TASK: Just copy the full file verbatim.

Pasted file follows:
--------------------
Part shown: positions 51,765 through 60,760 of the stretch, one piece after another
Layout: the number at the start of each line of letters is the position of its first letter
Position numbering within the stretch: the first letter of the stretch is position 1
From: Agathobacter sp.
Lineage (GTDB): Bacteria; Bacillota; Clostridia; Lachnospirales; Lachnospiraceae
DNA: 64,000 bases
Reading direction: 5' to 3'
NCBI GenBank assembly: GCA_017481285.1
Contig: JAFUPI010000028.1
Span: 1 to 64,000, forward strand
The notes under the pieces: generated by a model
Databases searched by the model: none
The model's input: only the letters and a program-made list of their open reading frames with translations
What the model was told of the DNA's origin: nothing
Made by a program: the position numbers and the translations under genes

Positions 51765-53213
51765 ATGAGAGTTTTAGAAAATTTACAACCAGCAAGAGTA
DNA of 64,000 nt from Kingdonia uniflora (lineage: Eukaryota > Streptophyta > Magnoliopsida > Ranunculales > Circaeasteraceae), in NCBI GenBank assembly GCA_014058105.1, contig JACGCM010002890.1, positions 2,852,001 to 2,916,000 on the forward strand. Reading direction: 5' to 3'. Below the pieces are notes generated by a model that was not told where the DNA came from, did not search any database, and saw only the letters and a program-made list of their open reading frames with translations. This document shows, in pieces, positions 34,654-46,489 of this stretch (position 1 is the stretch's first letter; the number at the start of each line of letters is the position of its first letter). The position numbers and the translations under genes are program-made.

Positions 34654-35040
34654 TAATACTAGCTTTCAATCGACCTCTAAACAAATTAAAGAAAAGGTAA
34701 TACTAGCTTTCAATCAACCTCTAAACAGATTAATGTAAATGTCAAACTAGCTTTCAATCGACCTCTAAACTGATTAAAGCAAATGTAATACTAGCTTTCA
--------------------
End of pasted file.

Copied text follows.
Part shown: positions 51,765 through 60,760 of the stretch, one piece after another
Layout: the number at the start of each line of letters is the position of its first letter
Position numbering within the stretch: the first letter of the stretch is position 1
From: Agathobacter sp.
Lineage (GTDB): Bacteria; Bacillota; Clostridia; Lachnospirales; Lachnospiraceae
DNA: 64,000 bases
Reading direction: 5' to 3'
NCBI GenBank assembly: GCA_017481285.1
Contig: JAFUPI010000028.1
Span: 1 to 64,000, forward strand
The notes under the pieces: generated by a model
Databases searched by the model: none
The model's input: only the letters and a program-made list of their open reading frames with translations
What the model was told of the DNA's origin: nothing
Made by a program: the position numbers and the translations under genes

Positions 51765-53213
51765 ATGAGAGTTTTAGAAAATTTACAACCAGCAAGAGTA
DNA of 64,000 nt from Kingdonia uniflora (lineage: Eukaryota > Streptophyta > Magnoliopsida > Ranunculales > Circaeasteraceae), in NCBI GenBank assembly GCA_014058105.1, contig JACGCM010002890.1, positions 2,852,001 to 2,916,000 on the forward strand. Reading direction: 5' to 3'. Below the pieces are notes generated by a model that was not told where the DNA came from, did not search any database, and saw only the letters and a program-made list of their open reading frames with translations. This document shows, in pieces, positions 34,654-46,489 of this stretch (position 1 is the stretch's first letter; the number at the start of each line of letters is the position of its first letter). The position numbers and the translations under genes are program-made.

Positions 34654-35040
34654 TAATACTAGCTTTCAATCGACCTCTAAACAAATTAAAGAAAAGGTAA
34701 TACTAGCTTTCAATCAACCTCTAAACAGATTAATGTAAATGTCAAACTAGCTTTCAATCGACCTCTAAACTGATTAAAGCAAATGTAATACTAGCTTTCA